Following his suicide in 2014, I realized there had to be a better way to support mental illness caregivers. I had allowed his mental health and well-being to take priority over my own. And yikes! I gained forty pounds in the process. I’ve learned a lot about improved self-care practices for caregivers as we’ve diligently worked to create program models for Courage to Caregivers.

Courage to Caregivers was formed to help people like Nancy, who found herself in need of personal support as she cared for a family member. In Nancy’s words:

I was scrambling for tools and understanding on how to respond. I called Courage to Caregivers and was given immediate and ‘lifesaving’ attention. As I practiced and utilized the tools and tips, I also developed greater confidence and learned the importance of self-care as a caregiver. I am forever grateful for Courage to Caregivers and their tools for life!

Courage to Caregivers launched its first pilot program - the One-to-One Caregiver Support program -in November 2018. The program connects caregivers with volunteers who have experience caring for someone living with a mental illness. The purpose of the program is to provide participants with training and resources to help them take care of themselves both physically and emotionally so they are better able to take care of their loved one. Good news – this program can also be virtual!

We have launched our next two pilot programs – Breathing Meditation and Support Groups on the East and West sides of Cleveland.

Free Live Webinar!
Join Kristi and Rita for a free 1 hour continuing education webinar: Essential Tools for Mental Health Caregivers for social workers on February 12, 2019, 10:00 a.m.

The Joy of Connection

The Joy of Connection

Thanks to Apple, the “Me” movement is bigger than ever ... and growing. Gadgets, apps and social media drive greater focus on the almighty Me, Myself and I. Corporations with their social media extensions feed our hungry ego's wants to acquire and proclaim itself. We need to find the roadmap to joyful connection and remember how we can change the world together with love.

Avoiding Holiday Meltdowns

Avoiding Holiday Meltdowns

Holidays can bring out the best - or worst in us. Amid commercials depicting cheery families dressed in matching pajamas, there is often a quiet melancholy that drifts into our psyches. We mix fantasy, memories, guilt and mild skepticism into a seasonal beverage that we consume in large quantities. Take extra loving measures such as moving the body, relaxing the mind and planting light into the heart.

Honesty Today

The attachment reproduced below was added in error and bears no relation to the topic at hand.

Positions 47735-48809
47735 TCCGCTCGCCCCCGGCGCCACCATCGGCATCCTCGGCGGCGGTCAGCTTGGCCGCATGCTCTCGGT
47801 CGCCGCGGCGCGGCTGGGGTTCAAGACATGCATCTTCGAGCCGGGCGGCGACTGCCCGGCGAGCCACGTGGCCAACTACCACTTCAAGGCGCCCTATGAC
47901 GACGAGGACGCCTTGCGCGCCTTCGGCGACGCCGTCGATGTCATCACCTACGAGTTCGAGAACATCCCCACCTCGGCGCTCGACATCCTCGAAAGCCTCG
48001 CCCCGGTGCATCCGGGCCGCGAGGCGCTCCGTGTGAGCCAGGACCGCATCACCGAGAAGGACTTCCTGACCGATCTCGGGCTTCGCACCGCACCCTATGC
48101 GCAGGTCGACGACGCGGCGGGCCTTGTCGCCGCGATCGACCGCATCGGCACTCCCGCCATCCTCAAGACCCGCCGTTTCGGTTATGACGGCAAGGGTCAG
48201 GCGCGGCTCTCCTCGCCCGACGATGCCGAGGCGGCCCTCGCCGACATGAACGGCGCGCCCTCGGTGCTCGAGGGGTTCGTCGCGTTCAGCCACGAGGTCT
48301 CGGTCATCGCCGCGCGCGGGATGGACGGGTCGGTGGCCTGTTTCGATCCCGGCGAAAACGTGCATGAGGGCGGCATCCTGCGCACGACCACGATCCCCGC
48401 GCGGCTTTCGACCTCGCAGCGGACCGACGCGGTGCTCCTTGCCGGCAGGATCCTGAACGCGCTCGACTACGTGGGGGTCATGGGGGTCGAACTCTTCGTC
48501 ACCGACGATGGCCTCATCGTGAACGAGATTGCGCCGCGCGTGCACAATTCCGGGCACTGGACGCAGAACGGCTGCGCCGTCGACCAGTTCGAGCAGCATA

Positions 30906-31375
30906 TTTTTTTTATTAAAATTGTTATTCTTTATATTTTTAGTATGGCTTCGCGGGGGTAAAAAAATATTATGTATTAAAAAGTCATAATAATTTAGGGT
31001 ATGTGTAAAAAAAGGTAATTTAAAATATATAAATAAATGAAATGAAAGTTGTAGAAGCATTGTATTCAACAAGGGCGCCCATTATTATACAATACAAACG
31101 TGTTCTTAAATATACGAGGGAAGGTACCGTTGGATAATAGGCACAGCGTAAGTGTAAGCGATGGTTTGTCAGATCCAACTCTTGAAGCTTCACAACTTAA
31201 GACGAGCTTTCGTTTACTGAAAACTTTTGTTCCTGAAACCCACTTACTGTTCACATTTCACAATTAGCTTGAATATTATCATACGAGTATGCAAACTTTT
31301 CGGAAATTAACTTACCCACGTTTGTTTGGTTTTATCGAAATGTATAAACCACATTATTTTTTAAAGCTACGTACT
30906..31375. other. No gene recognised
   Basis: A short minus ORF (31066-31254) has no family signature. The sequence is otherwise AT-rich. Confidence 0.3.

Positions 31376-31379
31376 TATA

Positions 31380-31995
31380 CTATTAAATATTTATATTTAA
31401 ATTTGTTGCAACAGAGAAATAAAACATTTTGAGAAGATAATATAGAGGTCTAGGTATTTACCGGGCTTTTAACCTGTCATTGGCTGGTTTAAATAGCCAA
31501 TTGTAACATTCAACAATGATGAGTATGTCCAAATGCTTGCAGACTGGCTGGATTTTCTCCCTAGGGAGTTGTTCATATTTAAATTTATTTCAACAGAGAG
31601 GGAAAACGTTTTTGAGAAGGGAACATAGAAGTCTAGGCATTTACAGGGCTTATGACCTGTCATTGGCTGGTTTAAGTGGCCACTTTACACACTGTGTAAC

Honesty is such a lonely word
Everyone is so untrue
Honesty is hardly ever heard
And mostly what I need from you
— Honesty, Billy Joel · 1978

Can honesty stand alone?

Practicing honesty has been passed down through generations as a sacred teaching. Our elders, our religions and our leaders have gifted us edicts and encouragement to live in honest ways. They illustrated to us that honesty promotes our evolution as a human family - among the sacred keys to living and co-existing on this planet. Honesty is powerful and demonstrates respect, trust, maturity and strength.

If we recall the last time we were truly honest with ourselves, we may have noticed up-ticks in our health and well-being. Notre Dame Researchers explored the impact of lying on health over the course of 10 weeks. When participants told fewer lies, big or small, physical complaints including headaches and other mental health conditions like depressed moods decreased.

Conversely, honesty has a twin sibling called dishonesty - the way of the shadow. Lying has devastating effects which dis-empower the Self and others. It causes major breakdowns in systems and relationships. The impact of dishonesty shatters people, communities and our world family. None of us escapes from dishonesty’s path of chaos, shame and destruction.

We can agree every human has been touched by honesty and dishonesty throughout their lives. Countless stories in history have taught us we are capable of being fraudulent, of disguising ourselves and of twisting our language to benefit the ego. Although we value honesty more than dishonesty on paper, honesty appears to be a lonely practice, especially in our modern world. It appears we often choose dishonesty. We tell ourselves it makes people feel better. Dishonesty is often used to reward us for what we don’t want to hear or deal with:

  • The truth.

  • Whatever is life-altering, difficult or painful.

  • The experience of reality.

  • Struggle.

BIG questions

  1. Is honesty lonely because we don’t believe in it anymore or because we have lost our way?

  2. Can we map-out fewer paths to dishonesty and more to honesty?